The important point of the right of access, the DPA 2018 has some special provisions comparing to the GDPR. Under the DPA 2018, if a personal data of the data subject is being held by credit reference agencies, a subject access request to credit reference agencies only applies to information about a data subject’s financial standing. In addition under the DPA 2018, a data controller does not have to comply with the request if it would mean disclosing information about another individual who can be identified with that information except if:
(a) the other individual has consented to the disclosure or;
(b) it is reasonable to comply with the request without that individual’s consent.
3.3. The Right to Rectification and Erasure
Article 16 under the GDPR, individuals can request to rectify inaccurate (according to DPA 2018 personal data is inaccurate if it is misleading and incorrect concerning to the any matter of fact) personal data or complete if the personal data is not completed from a data controller in writing or verbally. However, according to the Article 46 under the DPA 2018 adds that if there is a request about rectification from a data subject but the personal data must be maintained for the purpose of evidence, a data controller must restrict its processing instead of rectifying the personal data.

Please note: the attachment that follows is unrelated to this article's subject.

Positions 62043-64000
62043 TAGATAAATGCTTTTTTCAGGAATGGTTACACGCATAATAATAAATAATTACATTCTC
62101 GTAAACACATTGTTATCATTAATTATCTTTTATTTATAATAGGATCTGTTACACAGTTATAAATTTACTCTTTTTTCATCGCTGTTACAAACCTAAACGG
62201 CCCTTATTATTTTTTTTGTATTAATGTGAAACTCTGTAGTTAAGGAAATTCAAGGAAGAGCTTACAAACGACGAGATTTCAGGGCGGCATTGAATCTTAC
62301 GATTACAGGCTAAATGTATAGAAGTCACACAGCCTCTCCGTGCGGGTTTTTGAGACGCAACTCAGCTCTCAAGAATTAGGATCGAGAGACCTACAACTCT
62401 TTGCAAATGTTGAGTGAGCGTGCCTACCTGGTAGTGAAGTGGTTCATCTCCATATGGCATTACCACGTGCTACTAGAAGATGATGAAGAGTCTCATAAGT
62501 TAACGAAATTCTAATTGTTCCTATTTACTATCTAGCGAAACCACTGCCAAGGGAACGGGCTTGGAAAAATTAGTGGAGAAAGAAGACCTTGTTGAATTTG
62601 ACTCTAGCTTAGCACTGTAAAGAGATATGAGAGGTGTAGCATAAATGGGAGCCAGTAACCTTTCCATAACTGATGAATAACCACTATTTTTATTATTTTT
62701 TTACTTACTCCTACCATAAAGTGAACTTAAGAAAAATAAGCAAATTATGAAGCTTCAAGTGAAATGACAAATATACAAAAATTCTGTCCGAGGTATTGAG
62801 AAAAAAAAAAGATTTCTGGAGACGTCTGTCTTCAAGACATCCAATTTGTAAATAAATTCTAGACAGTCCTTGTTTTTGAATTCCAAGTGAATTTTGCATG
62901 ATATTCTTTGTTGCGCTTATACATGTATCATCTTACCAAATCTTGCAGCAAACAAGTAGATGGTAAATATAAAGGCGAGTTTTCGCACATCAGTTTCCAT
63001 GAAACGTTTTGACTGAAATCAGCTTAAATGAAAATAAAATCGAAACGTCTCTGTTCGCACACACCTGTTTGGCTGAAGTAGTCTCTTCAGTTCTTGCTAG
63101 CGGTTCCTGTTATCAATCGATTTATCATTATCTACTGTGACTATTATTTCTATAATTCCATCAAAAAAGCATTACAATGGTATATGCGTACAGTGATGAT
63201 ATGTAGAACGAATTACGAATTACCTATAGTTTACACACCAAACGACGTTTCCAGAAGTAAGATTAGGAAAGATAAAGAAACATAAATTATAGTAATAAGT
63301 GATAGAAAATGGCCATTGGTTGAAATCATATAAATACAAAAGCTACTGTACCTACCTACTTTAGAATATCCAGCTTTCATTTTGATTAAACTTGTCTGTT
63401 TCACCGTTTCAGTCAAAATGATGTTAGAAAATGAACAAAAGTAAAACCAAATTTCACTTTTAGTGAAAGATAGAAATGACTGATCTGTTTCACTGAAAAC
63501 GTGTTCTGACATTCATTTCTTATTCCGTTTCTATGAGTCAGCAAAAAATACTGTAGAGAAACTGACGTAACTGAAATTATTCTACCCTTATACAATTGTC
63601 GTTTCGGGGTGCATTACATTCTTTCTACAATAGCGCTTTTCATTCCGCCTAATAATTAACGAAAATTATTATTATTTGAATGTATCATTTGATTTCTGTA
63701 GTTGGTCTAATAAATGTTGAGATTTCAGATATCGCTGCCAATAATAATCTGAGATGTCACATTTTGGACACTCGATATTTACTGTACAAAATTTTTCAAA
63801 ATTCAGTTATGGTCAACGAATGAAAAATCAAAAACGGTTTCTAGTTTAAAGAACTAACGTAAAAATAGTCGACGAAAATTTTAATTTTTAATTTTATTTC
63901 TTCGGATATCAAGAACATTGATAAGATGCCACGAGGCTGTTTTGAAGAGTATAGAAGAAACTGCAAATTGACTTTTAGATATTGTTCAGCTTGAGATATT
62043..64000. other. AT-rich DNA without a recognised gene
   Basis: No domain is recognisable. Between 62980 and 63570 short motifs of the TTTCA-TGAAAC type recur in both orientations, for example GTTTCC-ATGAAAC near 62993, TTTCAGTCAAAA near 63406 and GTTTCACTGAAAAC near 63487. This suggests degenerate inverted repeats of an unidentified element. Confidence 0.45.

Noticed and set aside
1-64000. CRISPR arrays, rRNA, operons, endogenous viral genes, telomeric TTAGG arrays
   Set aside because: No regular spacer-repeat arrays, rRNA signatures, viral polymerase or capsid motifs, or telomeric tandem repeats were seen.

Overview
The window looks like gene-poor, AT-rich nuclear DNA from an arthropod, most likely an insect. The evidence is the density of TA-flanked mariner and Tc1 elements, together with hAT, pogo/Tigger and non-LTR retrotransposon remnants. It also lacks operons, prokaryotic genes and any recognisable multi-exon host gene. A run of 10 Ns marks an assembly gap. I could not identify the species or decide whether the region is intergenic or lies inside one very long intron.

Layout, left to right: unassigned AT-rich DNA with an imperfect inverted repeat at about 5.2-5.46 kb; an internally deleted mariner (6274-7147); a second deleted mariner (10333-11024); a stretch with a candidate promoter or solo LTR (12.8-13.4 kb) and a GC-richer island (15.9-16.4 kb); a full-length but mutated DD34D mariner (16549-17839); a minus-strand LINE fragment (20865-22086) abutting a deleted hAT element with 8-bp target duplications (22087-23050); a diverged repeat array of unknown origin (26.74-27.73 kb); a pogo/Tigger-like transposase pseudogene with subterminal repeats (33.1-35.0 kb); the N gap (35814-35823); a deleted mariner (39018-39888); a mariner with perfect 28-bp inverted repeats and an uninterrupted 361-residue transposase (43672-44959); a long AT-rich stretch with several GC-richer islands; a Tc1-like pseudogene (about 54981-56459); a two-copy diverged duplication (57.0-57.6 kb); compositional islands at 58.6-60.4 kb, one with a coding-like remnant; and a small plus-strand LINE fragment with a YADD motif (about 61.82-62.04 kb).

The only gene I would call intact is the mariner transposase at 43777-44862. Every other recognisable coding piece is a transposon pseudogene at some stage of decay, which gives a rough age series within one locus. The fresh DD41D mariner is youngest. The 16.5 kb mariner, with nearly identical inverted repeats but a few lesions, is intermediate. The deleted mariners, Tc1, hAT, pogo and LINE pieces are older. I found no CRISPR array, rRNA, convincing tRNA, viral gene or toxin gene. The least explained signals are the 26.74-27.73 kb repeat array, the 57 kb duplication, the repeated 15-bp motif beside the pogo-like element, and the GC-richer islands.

With regards to the right to erasure, it sets out under the Article 17 of the GDPR and under the Article 47 of the DPA 2018. Accordingly individuals have a right to have their personal data deleted under the certain conditions. Firstly, this right could be applied by individuals when there is no necessity to process or collect of their personal data. Secondly, if individuals withdraw their consent to process or collect of their personal data, they have a right to request for deleting their personal data from a data controller. Thirdly, if personal data is processed unlawfully or for the purpose of direct marketing and the data subject objects to this processing, they can also apply for this right.
In addition, according to the GDPR a data subject should inform organisations about the erasure of his/her personal data if the personal information has been disclosed to others or it has been revealed on Internet such as social networks.